I recently read Gone With the Wind for the first time, after years of being a fan of the movie, and it was something of a revelation. Fans of the book shouldn't miss this transcript of a 1936 interview with Margaret Mitchell that has just been published online for the first time by PBS (they're airing a Margaret Mitchell biopic in April). It's funny to see a reporter refer to the 1860s and 70s as "the Sixties and Seventies," and then realizing that most of Mitchell's "research" for the book was listening to stories from people who actually remembered those days.
I heard about fighting and wounds and the primitive way they were treated, how ladies nursed in hospitals, the way gangrene smelled, what substitutes were used for drugs and food and clothing when the blockade got too tight for these necessities to be brought in from abroad. I heard about the burning and looting of Atlanta and the way the refugees from the town crowded the roads and trains to Macon, and I heard about Reconstruction, too. In fact, I heard everything in the world except that the Confederates lost the war. When I was ten years old, it was a violent shock to learn that General Lee had been defeated. I didn’t believe it when I first heard it and I was indignant. I still find it hard to believe, so strong are childhood impressions.
The LA Review of Books published an article on self-published books that mentioned some of the reasons most review outlets don't cover them. They're so honest that I'm considering posting a link on our submissions page. Here's just one of the answers:
The Washington Post does not review self-published books. The Post’s fiction editor Ron Charles admits, “We simply don’t have the staff to wade through the torrent of submissions that would come in.” Charles doesn’t see that policy changing, even though more and more professional and traditionally published writers migrate to self-publishing. “It’s impossible for me to imagine a future in which a book section adds staff members.”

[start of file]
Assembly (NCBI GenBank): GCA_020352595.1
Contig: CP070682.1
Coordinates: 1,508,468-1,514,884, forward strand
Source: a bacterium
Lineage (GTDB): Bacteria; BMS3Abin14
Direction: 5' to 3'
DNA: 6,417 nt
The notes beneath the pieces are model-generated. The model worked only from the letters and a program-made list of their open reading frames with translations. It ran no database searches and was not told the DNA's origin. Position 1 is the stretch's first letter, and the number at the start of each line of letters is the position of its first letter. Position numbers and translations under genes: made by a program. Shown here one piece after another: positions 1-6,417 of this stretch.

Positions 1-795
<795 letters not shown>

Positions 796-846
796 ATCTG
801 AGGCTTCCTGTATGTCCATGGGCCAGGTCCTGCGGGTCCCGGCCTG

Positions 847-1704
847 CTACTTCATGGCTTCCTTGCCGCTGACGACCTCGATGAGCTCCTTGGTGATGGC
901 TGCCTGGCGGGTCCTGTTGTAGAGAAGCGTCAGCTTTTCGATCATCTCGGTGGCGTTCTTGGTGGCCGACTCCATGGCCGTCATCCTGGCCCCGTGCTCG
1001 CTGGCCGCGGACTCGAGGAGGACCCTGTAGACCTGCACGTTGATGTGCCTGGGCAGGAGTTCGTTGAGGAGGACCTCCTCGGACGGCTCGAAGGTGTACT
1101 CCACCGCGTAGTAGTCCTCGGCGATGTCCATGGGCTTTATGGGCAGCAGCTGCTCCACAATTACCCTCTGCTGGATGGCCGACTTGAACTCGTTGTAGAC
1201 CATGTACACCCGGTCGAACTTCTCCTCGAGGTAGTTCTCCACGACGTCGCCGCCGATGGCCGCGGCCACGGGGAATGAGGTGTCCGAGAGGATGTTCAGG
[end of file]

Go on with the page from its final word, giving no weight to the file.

Woven into all that is an interesting story about how acclaimed but midlist author Richard Bauch took the self-publishing route after a break with his agent and publisher. Check it out!
The weird publishing story of the week goes to The Smoking Gun, who revealed on Wednesday that a mysterious package destined for "Karen Wright" at St. Martin's Press contained 5 kilos of marijuana. Dogs sniffed it out and it was seized by the Feds.
St. Martins says that no person by that name is employed at their offices, located in the Flatiron Building.
And for a final laugh this Friday, check out this UCB Comedy video: Cormac McCarthy Pictionary.
What links have you discovered this week?